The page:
Day of Rage and Remembrance

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June 19, 2019, Joplin MO-

The title refers to August 10, 1861, and I will elaborate, momentarily.  My Juneteenth began in Amarillo, with three surly drivers edging towards road rage, within a span of an hour.  The first one zipped around the corner and found me in his way, so the horn blew and the fist was pumpin’.  I got off the road and waited a bit.  Then there was the woman who was off-kilter because I went straight when there was no “left turn only” indicator.  Still no harm, no foul.  Finally, after my Planet Fitness workout, across town, I was screamed at, for driving across a parking lot and not stopping at each point where the road intersects with said lot.  This is, apparently, an Amarillo thing. (In Arizona, every parking lot intersection has a STOP sign. We must be spoiled.)

With all that, I left the city behind, and waltzed on over to Shamrock (See Ernest Tubb’s “Waltz Across Texas”).  There is a place there, called Big Vern’s Steak House.  Aram and I had lunch there, in 2011.  Vern no longer opens for lunch, so after looking around and asking the kind cross street neighbour as to whether Vern was okay (He is; he just opens for dinner only, is all.), I checked out a place called Rusty’s.  The perky owner told me she wouldn’t be open for another week or so, but if I went north a piece, I’d find a nice little place called Mesquite Canyon Steak House.  I did, and it filled the lunch bill nicely.

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Next to Rusty’s is  Spinning Jenny’s House of Music.  If I’d been in a better mood, I’d have popped on in there.  Rusty and Jenny are both pretty and vivacious ladies, with good product, so it’s likely I’ll stop in Shamrock, next time I’m in the area.

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I recall June 19 as Juneteenth, the day that Texas slaves received word of the Emancipation Proclamation:  June 19, 1865, when the Union forces landed in Galveston and spread the news.  This was 2 1/2 years after President Lincoln issued the Proclamation.  Today, many people are still not free of their own limiting mental chains.

“Waltz Across Texas” became “Zumba Across Oklahoma”, shortly thereafter.  I have a breakfast meet-up with one of my cousins, who lives near Joplin, early tomorrow morning.  So, there were no Sooners on my schedule, this leg of the trip.  I took the I-40 to 44 and onward straight-away, finding that the long-standing detour through the east side of Tulsa has been eliminated.  It’s all freeway, from Erick to Miami, so I found an hour had been shaved off the drive.  There was a minor rush hour jam, near downtown OKC, but that was all.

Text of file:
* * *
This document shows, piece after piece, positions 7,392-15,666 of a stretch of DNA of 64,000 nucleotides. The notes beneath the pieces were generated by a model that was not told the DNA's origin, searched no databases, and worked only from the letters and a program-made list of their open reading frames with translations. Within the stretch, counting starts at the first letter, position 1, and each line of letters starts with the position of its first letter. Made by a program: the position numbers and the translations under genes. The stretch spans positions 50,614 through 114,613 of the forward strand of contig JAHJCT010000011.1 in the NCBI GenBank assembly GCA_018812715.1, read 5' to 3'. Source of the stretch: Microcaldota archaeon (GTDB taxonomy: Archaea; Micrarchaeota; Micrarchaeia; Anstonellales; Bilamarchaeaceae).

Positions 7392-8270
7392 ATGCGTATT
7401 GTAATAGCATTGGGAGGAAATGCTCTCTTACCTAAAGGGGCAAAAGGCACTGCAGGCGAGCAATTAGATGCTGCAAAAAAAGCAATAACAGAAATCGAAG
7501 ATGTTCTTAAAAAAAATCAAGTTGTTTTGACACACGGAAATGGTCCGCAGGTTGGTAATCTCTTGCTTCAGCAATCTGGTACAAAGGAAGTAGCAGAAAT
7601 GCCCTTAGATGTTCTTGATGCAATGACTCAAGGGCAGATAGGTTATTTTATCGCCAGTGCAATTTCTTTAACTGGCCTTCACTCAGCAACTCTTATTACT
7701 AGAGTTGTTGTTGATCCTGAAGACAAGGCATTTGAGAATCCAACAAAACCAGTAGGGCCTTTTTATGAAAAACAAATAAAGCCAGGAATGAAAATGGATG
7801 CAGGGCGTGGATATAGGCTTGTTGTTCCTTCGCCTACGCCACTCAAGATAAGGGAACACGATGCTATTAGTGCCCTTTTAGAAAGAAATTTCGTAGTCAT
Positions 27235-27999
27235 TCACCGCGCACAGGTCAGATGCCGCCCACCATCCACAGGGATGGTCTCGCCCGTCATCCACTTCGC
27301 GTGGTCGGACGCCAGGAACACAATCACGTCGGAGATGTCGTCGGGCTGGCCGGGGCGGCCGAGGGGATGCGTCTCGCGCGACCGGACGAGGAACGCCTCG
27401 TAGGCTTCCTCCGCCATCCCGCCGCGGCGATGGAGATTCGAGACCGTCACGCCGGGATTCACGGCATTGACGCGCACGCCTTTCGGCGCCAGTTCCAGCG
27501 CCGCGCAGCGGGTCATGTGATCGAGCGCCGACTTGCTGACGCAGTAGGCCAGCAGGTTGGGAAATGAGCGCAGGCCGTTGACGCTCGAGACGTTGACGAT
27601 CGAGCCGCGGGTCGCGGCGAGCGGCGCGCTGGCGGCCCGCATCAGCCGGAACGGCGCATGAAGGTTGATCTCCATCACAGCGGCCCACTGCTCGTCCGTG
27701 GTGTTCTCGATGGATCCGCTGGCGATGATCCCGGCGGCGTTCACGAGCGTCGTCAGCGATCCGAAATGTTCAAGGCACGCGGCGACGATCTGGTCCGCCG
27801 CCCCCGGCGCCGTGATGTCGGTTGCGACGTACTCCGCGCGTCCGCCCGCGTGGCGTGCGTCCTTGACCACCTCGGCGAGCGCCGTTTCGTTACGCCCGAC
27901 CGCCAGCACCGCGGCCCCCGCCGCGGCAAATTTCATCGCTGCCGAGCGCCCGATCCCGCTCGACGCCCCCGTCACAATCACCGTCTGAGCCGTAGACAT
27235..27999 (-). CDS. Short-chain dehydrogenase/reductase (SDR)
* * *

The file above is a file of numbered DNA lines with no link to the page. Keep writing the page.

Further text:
Once in Joplin, I found Motel 6 was reasonable, and that this franchise owner has a high-tech system, reminiscent of the European hotels I used, in 2014.  Keyless entry and paperless registration are here in the Heartland.

NEXT:  The Battle of Wilson’s Creek

Sixty-Six, for Sixty Six, Part XLVI: Tulsa Won My Trust

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July 7, 2017, Joplin, MO- 

My son turned 29 today, and ended one banner year, with the promise of yet another. I rose early, in Santa Rosa, NM, and made it my goal to get to Amarillo, and the Blue Front Cafe, by lunch time.  The Time Zone differential always figures in, here, so when I call Wes, and tell him I’ll meet him for lunch, we both end up remembering, sooner or later, that 12 Noon means 1 PM.  So, once again, I miss Santa Rosa’s Blue Hole, for Amarillo’s Blue Front.

Wes had the place figured to be an oyster bar, and maybe that’s the new owner’s specialty, but the young lady who served us basically presented a lot of fare to which I’m accustomed. It is still good food, just not in as folksy an ambiance as under the previous ownership.  To a Texan, and to lesser an extent, an Arizonan, such tradition is everything.

After spinning a few yarns, and hearing some of Wes’s, I kept on, across the Llano Estacado.  Mailing my car payment, at the Post Office in Groom, TX, involved cruising around that handsome little town, just a bit.  Oklahoma, though, was not long in appearing in the foreground.

I had no pressing business, in the Sooner State, so essentially it was just  a series of pleasant memories that passed by, along with the towns:  Erick, Sayre, Elk City, Clinton, Weatherford, El Reno, Yukon and OKC.  There was no time to stop at the Memorial- maybe on the flip flop.  The Turnpike was what it always is, a quicker way to southwest Missouri and points further on.  As many of you know, it is divided into two segments, in northeast Oklahoma:  Before Tulsa and After Tulsa.  The erstwhile Oil Capital has not been high on my list, for several years, and all owing to my having witnessed a nasty tirade by a Greyhound Bus employee towards a fellow passenger, at the company’s terminal, in 1979.  That’s a lame excuse for a bad attitude, but it’s stayed in the back of my mind, ever since.  It was time to shed that perception.  I pulled off the highway, gassed up, admired a lovely woman-in a respectful manner and from a distance, and kept on with my drive to Joplin.   It was a ridiculous remedy, for a ridiculous grudge, but that’s all it took for Tulsa to win my trust.  One of these days, I will spend a day or two there, and better get to know the city of the Golden Hurricane.